If you think you would like working in a medical field, you might check out being a physician assistant. A physician assistant works along side a supervising physician. Know that a physician assistant must be certified, licensed and registered as a medical professional. To get a good idea of what you will be getting into, see if you can contact physician assistant students or someone who is currently a physician assistant to make sure this is something you should really do. Also take a look at physician assistant training at http://www.mypatraining.com and its forum. This will give you great insight in terms of what you will need to do to become a physician assistant. Quite often, individuals who are already surgical techs, surgical assistants, medical assistants, nursing assistants, athletic trainers, physical therapy techs and emergency medical techs apply to become a physician assistant.
If you are young, make sure you have a high school diploma and have taken the college entrance exam (SAT/ACT). It’s best if you took a lot of science sources in high school as that will make you college work easier. You’ll need to get a bachelor’s degree in health science. So, you will need to take courses such as anatomy and physiology, biology, microbiology, chemistry, physics and math amongst other courses. You could take pre-med courses in your first two years if the college has such as program. You really should attend a college that has pre-med. Most junior colleges have pre-med and that’s a cheaper way to go. Then you can apply to full university for junior and senior coursework.
To apply to a physicians assistant program, you’ll need to open an account with the Central Application Service for Physician Assistants (CASPA). Some Universities may require that you fill out a separate admission application specifically to them. Keep in mind that CASPA applications are quite involved and take a long time to fill out so you want to do this as early as possible. Take the time to create a folder that contains your educational and employment information so that this information is all in one place. That makes it easy to transfer the information to CASPA.
You’ll need to have letters of recommendation and three is the usual number. One of the recommendations should come from a doctor or physician assistant. You should try to establish these connections early on in your schooling. Recommendations are important and they should be good. When someone writes you a recommendation, make sure to read it before you submit it. If it’s not to your liking see if you can get it reworded otherwise get another person to write another recommendation.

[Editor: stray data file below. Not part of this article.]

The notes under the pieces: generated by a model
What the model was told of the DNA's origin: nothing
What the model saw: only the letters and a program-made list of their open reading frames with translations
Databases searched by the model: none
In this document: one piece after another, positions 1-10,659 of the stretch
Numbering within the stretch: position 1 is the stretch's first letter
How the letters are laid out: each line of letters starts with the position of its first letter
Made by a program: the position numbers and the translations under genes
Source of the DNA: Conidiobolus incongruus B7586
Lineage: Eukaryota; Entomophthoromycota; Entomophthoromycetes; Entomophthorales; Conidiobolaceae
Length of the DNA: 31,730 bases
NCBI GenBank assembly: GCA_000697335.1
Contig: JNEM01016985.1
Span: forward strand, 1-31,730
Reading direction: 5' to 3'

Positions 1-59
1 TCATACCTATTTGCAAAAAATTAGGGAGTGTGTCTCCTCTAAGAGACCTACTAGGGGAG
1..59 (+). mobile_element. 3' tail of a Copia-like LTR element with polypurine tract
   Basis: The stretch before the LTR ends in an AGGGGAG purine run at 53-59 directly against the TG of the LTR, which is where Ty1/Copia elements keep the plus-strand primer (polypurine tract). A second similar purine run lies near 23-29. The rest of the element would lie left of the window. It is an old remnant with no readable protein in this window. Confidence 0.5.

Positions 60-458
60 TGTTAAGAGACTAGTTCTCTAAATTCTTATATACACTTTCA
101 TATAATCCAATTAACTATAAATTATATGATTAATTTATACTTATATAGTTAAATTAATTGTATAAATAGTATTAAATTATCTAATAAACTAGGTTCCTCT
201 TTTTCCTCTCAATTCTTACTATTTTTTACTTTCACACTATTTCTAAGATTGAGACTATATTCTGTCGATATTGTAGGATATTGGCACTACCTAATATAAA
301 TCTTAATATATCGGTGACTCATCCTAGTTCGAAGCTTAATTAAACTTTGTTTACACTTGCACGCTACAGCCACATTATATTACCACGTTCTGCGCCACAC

Next, you are required to write a personal statement. CASPA will give you a question to write about. Make sure you take the time to write it well and if possible have someone proofread it for you. You might be able to ask someone who has recommended you or perhaps a former professor you took a class with. A number of students have been rejected based on their personal statement even though they had good grades.
Now it’s time for the interview. If you’ve made it to interview status, you are on your way to a physician assistant program. The interview is also crucial. Practice with a doctor or physician assistant. Ask them what kind of questions are usually asked and what are some good responses. You probably want to take notes on that one. Make sure you know as much about the history of being a physician assistant. Make sure you dress professionally.
Hopefully all went well and you are now accepted into a physician assistant program. The faculty members will keep you abreast about various requirements you need to fill as you go through your program. They will also guide you through any certifications, licensing and exams you need.
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Susan has studied at the University of Texas Medical Branch Marine Biomedical Institute in Galveston, Texas and the University of South Florida in Tampa and received a Ph.D. in Biology with a major in Neuroscience and minors in physics and mathematics. Area of research is in brain transplantation and behavior testing with twenty years of teaching experience. Fields of interest include the physical basis of memory and learning, brain repair and regeneration as well as neuro-development. As an educator, has taught thousands of students at the college level in anatomy and physiology, biology, microbiology, marinebiology, nutrition, communications, radiography, ultrasound, mathematics and physics. She enjoys reading current scientific literature and simplifying the material making it readily available to the public.